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June 24, 2020 12:30 PM, EDT

Logistics Costs Increase to $1.63 Trillion in 2019

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Business logistics costs increased marginally in 2019 as conditions in the sector normalized, but the COVID-19 pandemic has brought uncertainty to the outlook for 2020, the Council of Supply Chain Management Professionals announced in a June 23 report.

The 2020 CSCMP State of Logistics Report found that United States Business Logistics Costs increased 0.6% to $1.63 trillion last year, a figure that comprised 7.6% of the nation’s total $21.43 trillion gross domestic product.

The marginal growth in costs last year reflected a return to balance for the logistics sector after soaring costs in 2018, said Michael Zimmerman, a partner with A.T. Kearney, which co-authored the report.

The report noted that last year started with a high inventory to sales ratio that remained relatively elevated later on. The fast economic growth and capacity shortages that year had driven logistics costs to the highest percentage of GDP since 2008.

The report notes that where costs fell, it was generally due to volume declines in a slowing economy. Some easing of prices as carriers tried to sell excess capacity was also to blame. When costs increased it was largely due to momentum carrying over from 2018.

“This is a lower rate of growth in GDP, a combination of the effects of overcapacity driving down rates in some sectors and improved productivity,” Zimmerman said.

Last year’s $1.63 trillion in costs was closer to historic averages as carriers reined in some capacity and the industry positioned itself for what looked like a solid 2020.

The USBLC for the motor carriers sector grew 3% to $680.4 billion in 2019, driven primarily by growth in private and dedicated fleets. Carrier support activities likely became more efficient but also were cut back with the drop in volumes, the report said.

Michael Zimmerman

COVID-19 hit U.S. logistics at the end of Q1 2020 and the resilience test began. The logistics industry is still adapting.

Michael Zimmerman

Broken down by sector, USBLC data shows full truckload costs increased by 1.4% while less-than-truckload costs increased 1.3%. Both were less than the 2019 inflation rate of 2.3%.

A 5% increase in private and dedicated fleet costs drove the overall motor carrier sector to the overall 3% cost increase.

Road freight was the largest segment of domestic logistics spending in 2019. It began slowing down last year after years of scarce capacity and increasing rates reversed in favor of shippers, who seized buying power and negotiated lower rates — often at the expense of carriers’ profitability, the report said. Freight rates dipped year-over-year for six months straight last year as demand declined while supply increased.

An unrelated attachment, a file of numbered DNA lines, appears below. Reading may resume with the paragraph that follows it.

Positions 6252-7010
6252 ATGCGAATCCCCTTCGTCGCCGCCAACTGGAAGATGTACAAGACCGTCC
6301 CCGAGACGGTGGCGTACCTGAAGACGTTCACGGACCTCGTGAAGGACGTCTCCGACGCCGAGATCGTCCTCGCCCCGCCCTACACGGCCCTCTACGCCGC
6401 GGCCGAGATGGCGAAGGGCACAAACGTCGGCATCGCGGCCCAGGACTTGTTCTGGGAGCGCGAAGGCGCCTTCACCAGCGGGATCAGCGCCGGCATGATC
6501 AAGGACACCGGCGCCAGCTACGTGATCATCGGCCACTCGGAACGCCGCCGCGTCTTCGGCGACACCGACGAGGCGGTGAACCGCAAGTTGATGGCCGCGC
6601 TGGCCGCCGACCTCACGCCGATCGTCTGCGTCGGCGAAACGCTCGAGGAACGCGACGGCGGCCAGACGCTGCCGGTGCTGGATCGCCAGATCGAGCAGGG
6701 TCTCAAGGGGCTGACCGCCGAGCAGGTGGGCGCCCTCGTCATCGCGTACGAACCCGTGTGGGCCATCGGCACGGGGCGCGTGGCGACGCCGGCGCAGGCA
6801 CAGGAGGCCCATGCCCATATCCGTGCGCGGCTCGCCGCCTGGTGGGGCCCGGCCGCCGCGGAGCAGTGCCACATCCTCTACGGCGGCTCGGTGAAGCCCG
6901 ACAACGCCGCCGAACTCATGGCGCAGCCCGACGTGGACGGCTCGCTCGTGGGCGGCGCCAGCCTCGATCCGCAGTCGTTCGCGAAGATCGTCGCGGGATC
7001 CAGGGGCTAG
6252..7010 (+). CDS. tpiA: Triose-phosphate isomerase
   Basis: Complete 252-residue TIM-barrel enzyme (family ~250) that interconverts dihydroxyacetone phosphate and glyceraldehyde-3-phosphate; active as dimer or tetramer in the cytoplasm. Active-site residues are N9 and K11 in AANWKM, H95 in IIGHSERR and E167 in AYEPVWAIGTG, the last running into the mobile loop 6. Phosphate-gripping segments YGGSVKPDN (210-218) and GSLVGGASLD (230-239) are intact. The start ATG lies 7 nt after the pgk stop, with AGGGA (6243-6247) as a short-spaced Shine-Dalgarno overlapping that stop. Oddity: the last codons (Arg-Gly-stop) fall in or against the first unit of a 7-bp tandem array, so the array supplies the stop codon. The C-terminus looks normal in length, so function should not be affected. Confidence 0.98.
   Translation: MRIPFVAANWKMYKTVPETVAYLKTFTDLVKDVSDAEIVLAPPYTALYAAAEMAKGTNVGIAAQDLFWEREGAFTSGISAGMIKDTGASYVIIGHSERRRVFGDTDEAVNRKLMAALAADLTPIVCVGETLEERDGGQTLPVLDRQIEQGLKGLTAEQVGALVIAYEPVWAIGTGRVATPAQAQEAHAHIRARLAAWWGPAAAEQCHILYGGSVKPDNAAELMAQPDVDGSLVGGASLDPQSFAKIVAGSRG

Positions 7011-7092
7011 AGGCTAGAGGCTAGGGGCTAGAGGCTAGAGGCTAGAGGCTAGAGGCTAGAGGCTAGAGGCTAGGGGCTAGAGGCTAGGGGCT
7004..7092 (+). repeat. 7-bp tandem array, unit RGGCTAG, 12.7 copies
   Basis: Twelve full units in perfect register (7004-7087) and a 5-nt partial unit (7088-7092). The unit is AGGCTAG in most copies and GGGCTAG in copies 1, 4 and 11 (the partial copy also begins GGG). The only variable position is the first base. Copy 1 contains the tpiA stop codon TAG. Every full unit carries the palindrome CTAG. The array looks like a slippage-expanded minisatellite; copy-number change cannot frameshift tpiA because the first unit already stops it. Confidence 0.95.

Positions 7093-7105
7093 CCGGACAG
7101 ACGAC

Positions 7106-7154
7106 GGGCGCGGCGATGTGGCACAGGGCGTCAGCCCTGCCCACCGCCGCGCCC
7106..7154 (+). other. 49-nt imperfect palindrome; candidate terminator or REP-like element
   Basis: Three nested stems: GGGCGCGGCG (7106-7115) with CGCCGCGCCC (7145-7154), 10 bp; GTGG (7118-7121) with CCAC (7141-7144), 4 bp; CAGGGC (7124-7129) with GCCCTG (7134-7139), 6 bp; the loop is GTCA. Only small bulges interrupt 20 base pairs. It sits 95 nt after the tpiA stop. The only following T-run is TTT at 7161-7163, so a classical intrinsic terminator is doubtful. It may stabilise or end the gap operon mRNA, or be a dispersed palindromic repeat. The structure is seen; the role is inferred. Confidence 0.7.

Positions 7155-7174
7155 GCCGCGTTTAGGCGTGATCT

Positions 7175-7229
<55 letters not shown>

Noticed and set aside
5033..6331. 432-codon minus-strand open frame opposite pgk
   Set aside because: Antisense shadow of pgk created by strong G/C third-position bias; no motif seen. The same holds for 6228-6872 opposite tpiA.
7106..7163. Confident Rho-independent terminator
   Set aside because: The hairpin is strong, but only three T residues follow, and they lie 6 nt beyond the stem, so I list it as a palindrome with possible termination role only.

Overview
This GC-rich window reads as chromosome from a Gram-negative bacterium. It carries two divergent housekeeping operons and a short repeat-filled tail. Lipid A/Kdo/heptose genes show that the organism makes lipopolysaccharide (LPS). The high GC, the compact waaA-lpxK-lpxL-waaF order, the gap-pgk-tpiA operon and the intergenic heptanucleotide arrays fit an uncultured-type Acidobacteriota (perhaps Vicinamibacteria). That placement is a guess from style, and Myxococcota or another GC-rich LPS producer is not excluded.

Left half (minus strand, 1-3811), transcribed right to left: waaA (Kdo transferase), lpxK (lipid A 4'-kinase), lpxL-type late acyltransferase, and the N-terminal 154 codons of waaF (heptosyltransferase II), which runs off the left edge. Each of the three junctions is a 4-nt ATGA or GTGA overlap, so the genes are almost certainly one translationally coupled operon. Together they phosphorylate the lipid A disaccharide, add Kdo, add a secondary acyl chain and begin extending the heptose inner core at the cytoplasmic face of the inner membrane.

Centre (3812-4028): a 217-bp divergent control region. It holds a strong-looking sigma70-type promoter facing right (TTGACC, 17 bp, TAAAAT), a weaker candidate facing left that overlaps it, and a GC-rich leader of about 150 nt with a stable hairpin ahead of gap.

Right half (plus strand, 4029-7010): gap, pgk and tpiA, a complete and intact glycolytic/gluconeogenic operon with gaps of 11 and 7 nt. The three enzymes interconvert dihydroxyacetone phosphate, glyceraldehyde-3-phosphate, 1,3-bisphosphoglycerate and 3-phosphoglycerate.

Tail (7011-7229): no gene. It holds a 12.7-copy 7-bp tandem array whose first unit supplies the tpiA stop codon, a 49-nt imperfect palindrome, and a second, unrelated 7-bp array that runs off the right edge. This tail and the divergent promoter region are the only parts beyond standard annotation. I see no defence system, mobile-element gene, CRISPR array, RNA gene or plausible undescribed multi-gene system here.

Overall load posts on the spot market fell by 27% from 2018 to 2019. The report noted that the load-to-truck ratio was more than 60 when prices reached their highest in mid-2018. For much of 2019 it was below 30.

Logistics costs increased for parcel, water and pipeline carriers but fell for rail and air. For rail, a cost decline of 1.4% was driven mostly by declining volumes, especially in intermodal. Costs for the water transport sector grew by 3.1%.

CSCMP warned the impact of the coronavirus has decimated supply chains, scrambled logistics capabilities and destroyed huge swaths of demand in 2020. The global measures taken to reduce its further spread compounded those issues.

The report noted that there have been some optimistic signs. It points to the growth of e-commerce, which was amplified by the online shopping of those sheltering at home. The report also noted that some carriers maintained profits despite declining volumes in 2019. This might suggest a commitment to pricing discipline that may help them survive 2020.

The consulting firm Kearney and Penske Logistics contributed to the research and preparation of the report. Reports from CSCMP have looked at the economy through the lens of the logistics sector for more than three decades.

“COVID-19 hit U.S. logistics at the end of Q1 2020 and the resilience test began,” Zimmerman said. “The logistics industry is still adapting. The USBLC breakdown shows flat or declining costs across the modes and nodes as volume dropped in air, road and rail. But e-commerce and faster delivery expectations drove parcel and warehousing higher.”

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